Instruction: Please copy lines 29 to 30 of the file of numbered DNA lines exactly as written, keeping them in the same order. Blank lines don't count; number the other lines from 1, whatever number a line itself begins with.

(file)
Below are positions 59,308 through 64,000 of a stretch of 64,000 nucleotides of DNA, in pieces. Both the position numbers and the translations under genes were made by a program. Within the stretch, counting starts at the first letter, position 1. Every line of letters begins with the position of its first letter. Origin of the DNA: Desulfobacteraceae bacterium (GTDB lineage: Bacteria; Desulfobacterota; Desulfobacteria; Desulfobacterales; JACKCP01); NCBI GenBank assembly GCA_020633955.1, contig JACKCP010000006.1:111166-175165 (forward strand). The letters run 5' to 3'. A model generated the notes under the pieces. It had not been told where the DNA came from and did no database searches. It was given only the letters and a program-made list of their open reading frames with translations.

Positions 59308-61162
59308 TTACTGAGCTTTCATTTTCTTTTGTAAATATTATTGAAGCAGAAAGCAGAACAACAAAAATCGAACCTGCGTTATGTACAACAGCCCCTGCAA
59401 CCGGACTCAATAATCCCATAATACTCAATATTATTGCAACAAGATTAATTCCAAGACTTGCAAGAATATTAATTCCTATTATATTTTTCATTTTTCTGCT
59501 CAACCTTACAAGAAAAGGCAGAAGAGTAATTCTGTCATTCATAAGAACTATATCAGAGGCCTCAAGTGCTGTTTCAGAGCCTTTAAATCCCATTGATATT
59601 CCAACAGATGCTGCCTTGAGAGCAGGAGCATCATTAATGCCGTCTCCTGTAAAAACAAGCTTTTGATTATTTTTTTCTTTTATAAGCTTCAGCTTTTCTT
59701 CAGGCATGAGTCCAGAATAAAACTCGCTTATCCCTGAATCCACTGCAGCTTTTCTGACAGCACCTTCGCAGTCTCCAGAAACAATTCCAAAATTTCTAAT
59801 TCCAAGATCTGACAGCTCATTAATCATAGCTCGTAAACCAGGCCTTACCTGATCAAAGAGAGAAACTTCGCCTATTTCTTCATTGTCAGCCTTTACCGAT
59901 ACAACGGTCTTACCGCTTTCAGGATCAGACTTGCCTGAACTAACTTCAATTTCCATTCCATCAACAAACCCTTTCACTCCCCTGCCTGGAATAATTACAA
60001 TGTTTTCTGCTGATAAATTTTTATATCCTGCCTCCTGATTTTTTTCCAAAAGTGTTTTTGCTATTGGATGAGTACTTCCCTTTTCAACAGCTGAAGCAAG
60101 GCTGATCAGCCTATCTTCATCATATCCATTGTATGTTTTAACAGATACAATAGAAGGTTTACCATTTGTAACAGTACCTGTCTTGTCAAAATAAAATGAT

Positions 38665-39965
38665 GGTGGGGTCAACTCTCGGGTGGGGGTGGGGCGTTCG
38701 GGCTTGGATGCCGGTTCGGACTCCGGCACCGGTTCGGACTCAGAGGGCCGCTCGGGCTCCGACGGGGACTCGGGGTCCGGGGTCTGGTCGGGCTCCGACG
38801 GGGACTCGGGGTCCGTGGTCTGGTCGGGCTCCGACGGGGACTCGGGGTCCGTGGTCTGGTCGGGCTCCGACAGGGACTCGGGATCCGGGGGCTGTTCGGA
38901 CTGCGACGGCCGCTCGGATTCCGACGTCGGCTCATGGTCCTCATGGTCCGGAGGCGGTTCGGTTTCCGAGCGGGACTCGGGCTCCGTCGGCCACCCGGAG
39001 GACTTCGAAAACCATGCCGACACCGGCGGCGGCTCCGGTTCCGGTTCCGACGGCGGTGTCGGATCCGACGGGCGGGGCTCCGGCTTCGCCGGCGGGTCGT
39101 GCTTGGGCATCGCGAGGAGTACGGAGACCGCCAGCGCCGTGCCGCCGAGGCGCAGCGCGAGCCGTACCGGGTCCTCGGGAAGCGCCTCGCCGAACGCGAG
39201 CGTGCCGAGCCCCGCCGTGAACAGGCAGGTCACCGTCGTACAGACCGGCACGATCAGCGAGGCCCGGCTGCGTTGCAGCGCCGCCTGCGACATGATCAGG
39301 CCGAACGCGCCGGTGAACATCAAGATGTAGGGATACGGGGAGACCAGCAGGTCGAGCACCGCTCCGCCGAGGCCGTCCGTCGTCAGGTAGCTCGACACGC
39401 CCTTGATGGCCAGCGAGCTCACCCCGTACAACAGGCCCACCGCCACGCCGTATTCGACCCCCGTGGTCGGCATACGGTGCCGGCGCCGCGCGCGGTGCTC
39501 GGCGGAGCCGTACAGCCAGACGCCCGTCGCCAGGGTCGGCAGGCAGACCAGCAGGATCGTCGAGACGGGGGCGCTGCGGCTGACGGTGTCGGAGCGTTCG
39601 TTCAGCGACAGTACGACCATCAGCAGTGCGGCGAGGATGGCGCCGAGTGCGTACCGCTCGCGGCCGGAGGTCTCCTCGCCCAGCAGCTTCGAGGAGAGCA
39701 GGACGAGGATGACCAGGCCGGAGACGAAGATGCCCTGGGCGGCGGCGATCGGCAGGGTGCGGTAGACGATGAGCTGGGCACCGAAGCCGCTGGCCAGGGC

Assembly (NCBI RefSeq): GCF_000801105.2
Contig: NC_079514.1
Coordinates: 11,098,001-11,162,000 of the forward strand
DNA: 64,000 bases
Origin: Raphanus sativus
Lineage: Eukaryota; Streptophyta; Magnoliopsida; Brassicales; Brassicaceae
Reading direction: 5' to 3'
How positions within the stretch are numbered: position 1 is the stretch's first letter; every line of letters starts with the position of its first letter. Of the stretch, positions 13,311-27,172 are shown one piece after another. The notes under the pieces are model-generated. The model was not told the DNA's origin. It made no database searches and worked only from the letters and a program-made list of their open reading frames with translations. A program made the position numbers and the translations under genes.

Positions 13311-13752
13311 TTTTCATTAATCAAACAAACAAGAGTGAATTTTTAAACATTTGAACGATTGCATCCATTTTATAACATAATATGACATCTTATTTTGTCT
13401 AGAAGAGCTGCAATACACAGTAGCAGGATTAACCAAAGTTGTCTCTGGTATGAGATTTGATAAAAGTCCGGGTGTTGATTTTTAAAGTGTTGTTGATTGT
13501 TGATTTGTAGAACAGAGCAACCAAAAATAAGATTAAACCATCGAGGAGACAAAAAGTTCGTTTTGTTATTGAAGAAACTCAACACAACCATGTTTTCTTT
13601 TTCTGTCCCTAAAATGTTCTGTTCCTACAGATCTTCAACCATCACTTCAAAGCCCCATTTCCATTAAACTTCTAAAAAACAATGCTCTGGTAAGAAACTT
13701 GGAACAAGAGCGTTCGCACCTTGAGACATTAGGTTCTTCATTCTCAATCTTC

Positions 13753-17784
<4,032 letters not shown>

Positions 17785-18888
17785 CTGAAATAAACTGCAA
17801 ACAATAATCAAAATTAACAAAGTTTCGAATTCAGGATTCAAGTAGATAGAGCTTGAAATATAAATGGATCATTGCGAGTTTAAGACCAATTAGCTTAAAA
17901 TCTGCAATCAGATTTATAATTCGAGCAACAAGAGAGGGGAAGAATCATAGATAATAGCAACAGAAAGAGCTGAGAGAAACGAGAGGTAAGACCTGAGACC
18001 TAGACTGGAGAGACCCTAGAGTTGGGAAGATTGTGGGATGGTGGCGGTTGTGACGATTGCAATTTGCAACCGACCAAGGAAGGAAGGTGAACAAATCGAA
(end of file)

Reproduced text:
Origin: Raphanus sativus
Lineage: Eukaryota; Streptophyta; Magnoliopsida; Brassicales; Brassicaceae